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Wall Street “Inspirations” to Spark New Retail Ideas

Walker Evans Walker Evans
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The Capital Crossroads Special Improvement District held their annual meeting on Wednesday, and provided a recap of everything they’ve accomplished in the past year. Additionally, a creative eye was cast upon the future through some new conceptual renderings showcasing retail opportunities along Wall Street, just south of the Lazarus Building. We spoke with Kacey Brankamp, Retail Recruiter at Capital Crossroads, to find out more about what the future may hold for Downtown retail in this area.


All renderings provided by Neighborhood Design Center.

Q: Just to set everyone’s expectations accurately… what’s the official designation you’re giving his project?

A: I like to call these designs “inspirations” for the public. To be clear, it’s not an official proposal or rendering for any construction project. These designs are intended to spark the imagination and encourage people to view what might be considered a useless alley as a huge opportunity for redevelopment. In other cities, alleys are really interesting and unique gems you discover on foot. They can be hidden treasures that contain one of a kind shopping, restaurants, and intriguing architecture with a true urban feel. We want to inspire people to consider this possibility for our downtown.

Q: What’s the reason for focusing on this stretch of buildings in this location?

A: I was out taking pictures and walked down Wall Street. I hadn’t seen the completed Annex at River South apartment project and the alley improvements including sidewalks, lighting, and bollards separating the vehicular and pedestrian traffic. Lovely improvements! With the Town Street improvements and Lazarus rehab, it makes for a very impressive little neighborhood. On the east side of Wall Street behind High Street, there is this collection of small buildings, garages, and courtyards/parking areas. Although it’s not much to look at now, I was inspired, particularly with the interior courtyard of the Trautman building. This picture to the right is in my office as a reminder. I started to think about the current consumers in the immediate area: over 200 units of housing that’s nearly 100% occupied and a fully leased and renovated Lazarus building with over 2,000 employees, many of whom park in the new parking garage, accessed by walking through Wall Street. Then when you add the new projects nearing completion (Scioto Mile and Columbus Commons, county courthouse), you get a sense that it’s only a matter of time before this stretch gets some serious attention.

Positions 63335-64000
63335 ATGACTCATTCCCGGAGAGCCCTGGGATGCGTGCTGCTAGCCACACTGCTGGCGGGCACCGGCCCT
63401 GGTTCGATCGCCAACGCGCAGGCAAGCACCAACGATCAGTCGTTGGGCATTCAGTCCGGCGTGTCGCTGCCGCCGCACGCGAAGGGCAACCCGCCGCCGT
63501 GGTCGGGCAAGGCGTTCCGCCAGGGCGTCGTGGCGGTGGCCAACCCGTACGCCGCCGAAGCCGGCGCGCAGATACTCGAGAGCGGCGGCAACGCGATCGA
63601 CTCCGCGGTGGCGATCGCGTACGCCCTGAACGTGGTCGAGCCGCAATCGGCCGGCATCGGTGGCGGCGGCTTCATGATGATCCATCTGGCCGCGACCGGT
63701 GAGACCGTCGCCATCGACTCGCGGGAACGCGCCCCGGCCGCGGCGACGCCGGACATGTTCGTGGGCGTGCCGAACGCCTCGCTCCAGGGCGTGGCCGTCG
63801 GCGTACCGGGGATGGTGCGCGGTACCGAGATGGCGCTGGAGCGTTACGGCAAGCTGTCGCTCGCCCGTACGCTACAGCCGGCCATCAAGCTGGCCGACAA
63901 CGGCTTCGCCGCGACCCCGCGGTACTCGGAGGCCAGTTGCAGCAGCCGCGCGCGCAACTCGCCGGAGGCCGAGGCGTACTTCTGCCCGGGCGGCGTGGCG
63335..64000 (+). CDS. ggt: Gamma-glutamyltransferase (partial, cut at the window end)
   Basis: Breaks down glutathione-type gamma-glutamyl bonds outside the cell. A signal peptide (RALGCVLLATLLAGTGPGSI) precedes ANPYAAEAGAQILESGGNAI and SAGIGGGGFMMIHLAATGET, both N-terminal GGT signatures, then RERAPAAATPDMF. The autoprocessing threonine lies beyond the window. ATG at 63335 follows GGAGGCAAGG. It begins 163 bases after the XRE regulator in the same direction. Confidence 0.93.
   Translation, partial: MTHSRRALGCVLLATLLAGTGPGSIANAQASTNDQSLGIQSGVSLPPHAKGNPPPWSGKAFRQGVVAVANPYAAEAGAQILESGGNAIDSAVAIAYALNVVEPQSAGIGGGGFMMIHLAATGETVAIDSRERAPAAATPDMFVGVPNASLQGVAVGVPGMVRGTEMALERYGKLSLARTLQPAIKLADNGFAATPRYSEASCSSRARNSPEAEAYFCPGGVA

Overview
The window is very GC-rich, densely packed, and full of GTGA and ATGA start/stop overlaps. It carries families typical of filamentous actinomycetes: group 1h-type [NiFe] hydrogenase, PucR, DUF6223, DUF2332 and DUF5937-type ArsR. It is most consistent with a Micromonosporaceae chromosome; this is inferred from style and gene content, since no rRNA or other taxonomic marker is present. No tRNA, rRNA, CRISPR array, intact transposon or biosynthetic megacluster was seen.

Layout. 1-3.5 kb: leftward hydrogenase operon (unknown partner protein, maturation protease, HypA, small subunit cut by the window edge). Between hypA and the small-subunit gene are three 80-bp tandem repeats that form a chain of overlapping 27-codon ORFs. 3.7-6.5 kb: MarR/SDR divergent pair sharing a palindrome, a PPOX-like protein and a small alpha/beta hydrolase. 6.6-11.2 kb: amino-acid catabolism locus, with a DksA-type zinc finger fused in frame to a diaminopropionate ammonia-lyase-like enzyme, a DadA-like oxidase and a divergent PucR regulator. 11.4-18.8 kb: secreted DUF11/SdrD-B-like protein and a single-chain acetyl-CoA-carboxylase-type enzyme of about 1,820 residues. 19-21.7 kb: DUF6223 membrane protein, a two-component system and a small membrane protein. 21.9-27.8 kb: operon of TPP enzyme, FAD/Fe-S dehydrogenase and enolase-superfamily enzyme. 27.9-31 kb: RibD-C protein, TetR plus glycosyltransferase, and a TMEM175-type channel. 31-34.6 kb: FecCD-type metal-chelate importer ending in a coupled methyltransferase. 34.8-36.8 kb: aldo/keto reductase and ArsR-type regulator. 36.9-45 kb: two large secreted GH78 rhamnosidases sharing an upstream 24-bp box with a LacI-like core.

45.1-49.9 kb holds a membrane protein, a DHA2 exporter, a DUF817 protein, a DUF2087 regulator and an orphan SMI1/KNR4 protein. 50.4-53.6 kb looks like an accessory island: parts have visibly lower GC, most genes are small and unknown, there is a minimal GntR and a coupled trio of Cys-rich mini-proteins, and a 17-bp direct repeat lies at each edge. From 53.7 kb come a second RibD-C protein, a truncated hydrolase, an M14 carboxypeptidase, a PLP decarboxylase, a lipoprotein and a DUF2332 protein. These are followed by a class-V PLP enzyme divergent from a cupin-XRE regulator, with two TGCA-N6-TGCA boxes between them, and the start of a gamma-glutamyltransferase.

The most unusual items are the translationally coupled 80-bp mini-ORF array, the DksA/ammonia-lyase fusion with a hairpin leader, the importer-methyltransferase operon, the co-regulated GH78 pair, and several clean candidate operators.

Q: Do you think the alleyway of Wall Street can replicate the success we’ve seen on Pearl & Lynn Alleys?

A: Wall Street has a different set of assets – namely the pedestrian thoroughfare of Lazarus workers to the parking garage and the residential population who are craving some retail services. But you are also sandwiched between two parks, Columbus Commons and Scioto Mile, which will attract visitors. Plus the County Courthouse has inched closer to this area by jumping on the other side of Mound St. The area is accessible with nearby parking (on and off street) and the best part is that it lends itself to conversion into small retail space – exactly the type of inventory for which there is a demand.